Desmoplakin Cardiomyopathy

Quick Takes

  • Desmoplakin (DSP) mutations cause a unique form of cardiomyopathy with a high prevalence of LV inflammation, fibrosis, and systolic dysfunction, and DSP cardiomyopathy should be considered in the differential diagnosis for myocarditis and sarcoidosis.
  • The presence of any LV systolic dysfunction in DSP cardiomyopathy, particularly when associated with ventricular ectopy and late gadolinium enhancement, indicates a substantial risk for severe ventricular arrhythmias.

Study Questions:

What are the key clinical phenotypes and diagnostic features that distinguish desmoplakin (DSP) cardiomyopathy from typical dilated cardiomyopathy (DCM) or arrhythmogenic right ventricular cardiomyopathy (ARVC)?


The authors collected clinical and genetic data on 107 patients with pathogenic DSP mutations and 81 patients with pathogenic plakophilin 2 (PKP2) mutations as a comparison cohort. A composite outcome of severe ventricular arrhythmia was assessed.


Primary left ventricular (LV) involvement was exclusively present among patients with DSP (55% vs. 0% for PKP2, p < 0.001), whereas RV cardiomyopathy was present in only 14% of patients with DSP versus 40% for PKP2 (p < 0.001). LV late gadolinium enhancement was present in a primarily subepicardial distribution in 40% of patients with DSP, and one third of those occurred despite normal LV function. Episodes of acute myocardial injury occurred in 15% of patients with DSP and were strongly associated with LV late gadolinium enhancement (90%). In four DSP cases with 18F-fluorodeoxyglucose positron emission tomography scans, acute LV myocardial injury was associated with myocardial inflammation misdiagnosed initially as cardiac sarcoidosis or myocarditis. LV ejection fraction (LVEF) <55% was strongly associated with severe ventricular arrhythmias for DSP cases. RVEF <45% was associated with severe arrhythmias for PKP2 cases. Frequent premature ventricular contractions (PVCs) were common among patients with severe arrhythmias for both DSP (80%) and PKP2 (91%) groups.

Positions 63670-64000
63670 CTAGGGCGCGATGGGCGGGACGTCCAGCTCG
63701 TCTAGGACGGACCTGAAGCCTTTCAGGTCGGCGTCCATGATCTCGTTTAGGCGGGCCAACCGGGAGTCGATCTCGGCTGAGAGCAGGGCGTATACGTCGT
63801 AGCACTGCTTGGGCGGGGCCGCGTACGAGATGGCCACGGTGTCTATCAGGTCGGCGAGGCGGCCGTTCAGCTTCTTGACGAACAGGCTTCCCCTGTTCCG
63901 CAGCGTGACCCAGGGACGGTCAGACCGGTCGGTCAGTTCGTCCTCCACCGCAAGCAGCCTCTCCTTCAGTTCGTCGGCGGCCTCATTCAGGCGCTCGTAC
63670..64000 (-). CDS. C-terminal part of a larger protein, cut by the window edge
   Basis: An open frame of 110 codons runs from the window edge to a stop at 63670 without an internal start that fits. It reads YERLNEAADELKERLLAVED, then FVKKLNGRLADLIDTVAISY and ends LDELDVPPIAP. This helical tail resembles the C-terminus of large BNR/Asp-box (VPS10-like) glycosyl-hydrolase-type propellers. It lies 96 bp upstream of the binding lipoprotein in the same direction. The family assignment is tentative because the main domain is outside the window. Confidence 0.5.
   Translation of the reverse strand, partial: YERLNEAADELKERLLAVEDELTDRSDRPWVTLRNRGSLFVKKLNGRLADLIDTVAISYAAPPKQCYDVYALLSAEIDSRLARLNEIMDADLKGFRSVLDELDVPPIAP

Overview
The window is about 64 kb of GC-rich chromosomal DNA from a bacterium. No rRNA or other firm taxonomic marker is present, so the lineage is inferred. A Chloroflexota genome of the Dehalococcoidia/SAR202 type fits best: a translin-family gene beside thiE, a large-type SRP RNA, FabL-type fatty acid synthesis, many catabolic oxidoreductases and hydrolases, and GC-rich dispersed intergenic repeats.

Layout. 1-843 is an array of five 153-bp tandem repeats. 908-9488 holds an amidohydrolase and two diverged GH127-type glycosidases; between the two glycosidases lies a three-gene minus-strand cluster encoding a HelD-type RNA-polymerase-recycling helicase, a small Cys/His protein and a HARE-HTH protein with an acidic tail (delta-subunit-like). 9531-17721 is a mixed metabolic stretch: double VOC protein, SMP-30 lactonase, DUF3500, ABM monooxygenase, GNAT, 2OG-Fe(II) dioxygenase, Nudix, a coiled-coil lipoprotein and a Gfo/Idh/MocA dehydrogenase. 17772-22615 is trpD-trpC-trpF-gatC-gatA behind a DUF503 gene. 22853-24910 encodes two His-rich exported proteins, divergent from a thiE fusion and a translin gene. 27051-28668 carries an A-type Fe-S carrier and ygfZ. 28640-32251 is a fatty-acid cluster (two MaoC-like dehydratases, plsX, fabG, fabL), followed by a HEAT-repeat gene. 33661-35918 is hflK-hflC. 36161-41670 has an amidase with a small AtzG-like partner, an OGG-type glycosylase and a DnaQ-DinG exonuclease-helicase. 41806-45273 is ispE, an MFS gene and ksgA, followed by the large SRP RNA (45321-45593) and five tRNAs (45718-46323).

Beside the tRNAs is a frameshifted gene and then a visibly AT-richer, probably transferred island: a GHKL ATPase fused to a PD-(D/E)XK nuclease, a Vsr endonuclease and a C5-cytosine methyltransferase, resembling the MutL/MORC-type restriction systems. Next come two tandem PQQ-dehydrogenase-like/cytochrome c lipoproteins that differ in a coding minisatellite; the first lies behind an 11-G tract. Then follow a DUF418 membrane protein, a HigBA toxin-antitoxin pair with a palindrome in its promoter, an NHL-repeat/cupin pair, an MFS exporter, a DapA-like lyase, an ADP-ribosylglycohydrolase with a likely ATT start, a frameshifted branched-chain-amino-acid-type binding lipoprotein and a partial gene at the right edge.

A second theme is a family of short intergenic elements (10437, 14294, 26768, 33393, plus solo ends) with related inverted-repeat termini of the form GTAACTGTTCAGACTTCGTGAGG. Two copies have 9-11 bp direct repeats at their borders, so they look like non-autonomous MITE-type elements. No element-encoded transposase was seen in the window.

The authors concluded that DSP cardiomyopathy is a distinct form of arrhythmogenic cardiomyopathy and it is characterized by episodic myocardial injury, LV fibrosis that precedes systolic dysfunction, and a high incidence of ventricular arrhythmias.


Mutations in the DSP gene encoding desmoplakin were first identified in an autosomal recessive form of arrhythmogenic cardiomyopathy. The present study makes a case for DSP cardiomyopathy being a distinct form of cardiomyopathy. DSP cardiomyopathy results in episodic inflammation, which precedes the development of fibrosis. Frequent PVCs occurring before LV systolic dysfunction or LV enlargement is also a key distinction from most cases of DCM. In DSP patients, late gadolinium enhancement was found in the LV subepicardium rather than mid-myocardial as is often seen with nonischemic cardiomyopathy. The correct diagnosis must include the identification of the DSP mutation. This paper is likely to be very impactful, as it suggests that some of the patients suspected of myocarditis and cardiac sarcoidosis may actually have DSP cardiomyopathy.

Clinical Topics: Arrhythmias and Clinical EP, Heart Failure and Cardiomyopathies, Noninvasive Imaging, Implantable Devices, EP Basic Science, Genetic Arrhythmic Conditions, SCD/Ventricular Arrhythmias, Atrial Fibrillation/Supraventricular Arrhythmias, Acute Heart Failure

Keywords: Arrhythmias, Cardiac, Arrhythmogenic Right Ventricular Dysplasia, Cardiomyopathies, Cardiomyopathy, Dilated, Desmoplakins, Diagnostic Imaging, Fluorodeoxyglucose F18, Gadolinium, Heart Failure, Hypertrophy, Left Ventricular, Inflammation, Myocarditis, Myocardium, Plakophilins, Stroke Volume, Ventricular Dysfunction, Ventricular Premature Complexes

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